Future space

Russia's future spacecraft and many little-known historic projects are described in unprecedented detail in a richly illustrated book published in 2013.

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Above: An unmanned scenario of a circumlunar mission launched by two Proton rockets. Copyright © 2013 Anatoly Zak.



A pair of Proton rockets could be used to mount an unmanned circumlunar test mission of the PTK NP spacecraft as early as 2018. Credit: GKNPTs Khrunichev

Block D docking

To accomplish a circumlunar test mission, the PTK NP spacecraft would dock with Block DM upper stage. Both vehicles could be launched on Proton rockets. Copyright © 2013 Anatoly Zak



Previous chapter: PTK NP development during 2013

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Moon Race rocket to launch next-generation spacecraft

The veteran Proton rocket might get a role in flight testing of Russia's new-generation manned spacecraft after all, Russian officials said.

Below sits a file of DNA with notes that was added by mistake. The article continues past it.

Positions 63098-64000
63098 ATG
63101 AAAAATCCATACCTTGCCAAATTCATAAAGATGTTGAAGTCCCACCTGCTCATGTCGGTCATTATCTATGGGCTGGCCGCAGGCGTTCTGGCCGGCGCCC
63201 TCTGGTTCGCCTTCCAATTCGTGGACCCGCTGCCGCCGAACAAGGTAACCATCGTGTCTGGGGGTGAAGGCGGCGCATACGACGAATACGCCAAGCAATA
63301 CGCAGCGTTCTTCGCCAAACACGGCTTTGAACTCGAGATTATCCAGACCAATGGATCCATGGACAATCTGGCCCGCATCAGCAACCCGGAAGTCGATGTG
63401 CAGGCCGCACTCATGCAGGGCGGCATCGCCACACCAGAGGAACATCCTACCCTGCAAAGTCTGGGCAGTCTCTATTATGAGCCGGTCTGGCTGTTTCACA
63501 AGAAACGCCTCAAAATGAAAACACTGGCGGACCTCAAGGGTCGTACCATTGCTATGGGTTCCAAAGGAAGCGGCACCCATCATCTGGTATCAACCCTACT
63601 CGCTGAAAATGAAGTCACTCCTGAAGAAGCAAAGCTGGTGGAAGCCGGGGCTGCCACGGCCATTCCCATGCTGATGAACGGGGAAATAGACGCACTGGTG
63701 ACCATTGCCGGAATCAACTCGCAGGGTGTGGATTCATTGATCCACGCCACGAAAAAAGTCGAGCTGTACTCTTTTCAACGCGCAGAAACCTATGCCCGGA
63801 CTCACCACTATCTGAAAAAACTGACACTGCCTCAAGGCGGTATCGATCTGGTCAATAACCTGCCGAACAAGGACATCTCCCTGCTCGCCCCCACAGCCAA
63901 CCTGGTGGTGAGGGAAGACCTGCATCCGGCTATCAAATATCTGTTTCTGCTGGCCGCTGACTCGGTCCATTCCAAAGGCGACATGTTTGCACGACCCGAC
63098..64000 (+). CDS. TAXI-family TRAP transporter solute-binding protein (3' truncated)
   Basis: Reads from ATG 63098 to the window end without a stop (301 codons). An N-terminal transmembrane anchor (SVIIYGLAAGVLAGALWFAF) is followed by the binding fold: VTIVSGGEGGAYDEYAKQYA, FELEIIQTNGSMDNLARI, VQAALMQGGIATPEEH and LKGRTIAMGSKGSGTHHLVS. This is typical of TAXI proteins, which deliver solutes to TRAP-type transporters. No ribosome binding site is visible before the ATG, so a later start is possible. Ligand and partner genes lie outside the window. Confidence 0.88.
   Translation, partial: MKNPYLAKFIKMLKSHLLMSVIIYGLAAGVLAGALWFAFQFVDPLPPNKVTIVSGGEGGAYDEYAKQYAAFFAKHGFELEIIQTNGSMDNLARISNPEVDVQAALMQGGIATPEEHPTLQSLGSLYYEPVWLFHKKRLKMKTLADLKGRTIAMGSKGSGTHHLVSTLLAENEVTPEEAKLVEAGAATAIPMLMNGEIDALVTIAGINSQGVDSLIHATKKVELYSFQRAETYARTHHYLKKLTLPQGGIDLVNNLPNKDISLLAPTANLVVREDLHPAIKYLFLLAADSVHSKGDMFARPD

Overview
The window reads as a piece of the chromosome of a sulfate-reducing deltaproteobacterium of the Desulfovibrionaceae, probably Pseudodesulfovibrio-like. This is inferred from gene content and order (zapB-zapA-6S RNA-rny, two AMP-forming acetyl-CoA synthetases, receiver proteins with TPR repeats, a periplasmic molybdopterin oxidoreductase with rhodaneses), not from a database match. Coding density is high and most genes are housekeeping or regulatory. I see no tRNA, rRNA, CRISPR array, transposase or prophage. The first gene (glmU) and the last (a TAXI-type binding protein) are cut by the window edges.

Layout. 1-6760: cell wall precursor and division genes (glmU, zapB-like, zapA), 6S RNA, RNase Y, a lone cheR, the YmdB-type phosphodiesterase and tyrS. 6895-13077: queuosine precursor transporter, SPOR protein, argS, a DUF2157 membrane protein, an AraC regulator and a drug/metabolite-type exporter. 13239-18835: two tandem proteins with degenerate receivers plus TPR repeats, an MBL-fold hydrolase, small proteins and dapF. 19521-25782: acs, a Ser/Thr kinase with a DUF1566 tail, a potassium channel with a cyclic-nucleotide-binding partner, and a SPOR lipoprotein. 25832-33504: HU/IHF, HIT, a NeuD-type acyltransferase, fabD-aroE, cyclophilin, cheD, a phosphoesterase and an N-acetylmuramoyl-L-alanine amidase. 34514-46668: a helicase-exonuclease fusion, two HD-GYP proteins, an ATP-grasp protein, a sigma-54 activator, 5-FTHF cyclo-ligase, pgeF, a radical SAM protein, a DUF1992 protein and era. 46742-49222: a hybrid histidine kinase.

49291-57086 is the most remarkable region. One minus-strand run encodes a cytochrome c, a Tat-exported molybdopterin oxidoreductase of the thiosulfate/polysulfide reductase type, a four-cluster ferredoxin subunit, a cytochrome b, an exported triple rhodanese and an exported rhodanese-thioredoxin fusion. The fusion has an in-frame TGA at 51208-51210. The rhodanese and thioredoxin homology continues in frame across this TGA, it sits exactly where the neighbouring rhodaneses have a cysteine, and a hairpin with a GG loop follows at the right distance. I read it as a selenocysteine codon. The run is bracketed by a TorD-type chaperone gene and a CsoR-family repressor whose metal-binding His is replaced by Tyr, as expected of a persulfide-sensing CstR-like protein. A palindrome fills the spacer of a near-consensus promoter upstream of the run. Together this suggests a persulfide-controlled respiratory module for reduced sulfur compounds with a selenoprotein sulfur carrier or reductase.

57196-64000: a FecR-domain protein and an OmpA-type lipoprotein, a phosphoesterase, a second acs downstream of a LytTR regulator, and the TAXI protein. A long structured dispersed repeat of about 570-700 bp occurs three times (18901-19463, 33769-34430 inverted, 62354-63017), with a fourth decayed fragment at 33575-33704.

First developed in the 1960s, during the Moon Race, the UR-500 rocket, later named Proton, became the workhorse of Russia's commercial launch business after the collapse of the USSR. However, the developers of the nation's next-generation manned spacecraft, PTK NP, shunned Proton, because its entire launch infrastructure was left in the former Soviet republic of Kazakhstan and the Russian government pledged to replace it with a new-generation Angara rocket based in Plesetsk and Vostochny on the Russian territory.

However, as the PTK NP spacecraft is about to go from the drawing board to metal at the end of 2013, the Angara rocket is yet to fly its first mission from Plesetsk and its future launch site dedicated to manned missions in Vostochny was barely cleared from trees in the midest of Siberian taiga. At the same time, the payload capabilities of the existing Zenit rocket put sever limitations on the evolving flight test program, after a liftoff mass of the PTK NP spacecraft had increased in 2011 and 2012.

As a result, the spacecraft developers at RKK Energia decided to take a second look at Proton, RKK Energia engineers told the editor of this web site at MAKS-2013 air and space show last month. Their studies showed that a pair of such rockets, capable of delivering up to 20 tons of payload to the low Earth orbit each, could be used to carry an unmanned version of the PTK NP spacecraft on a test mission around the Moon as early as 2018.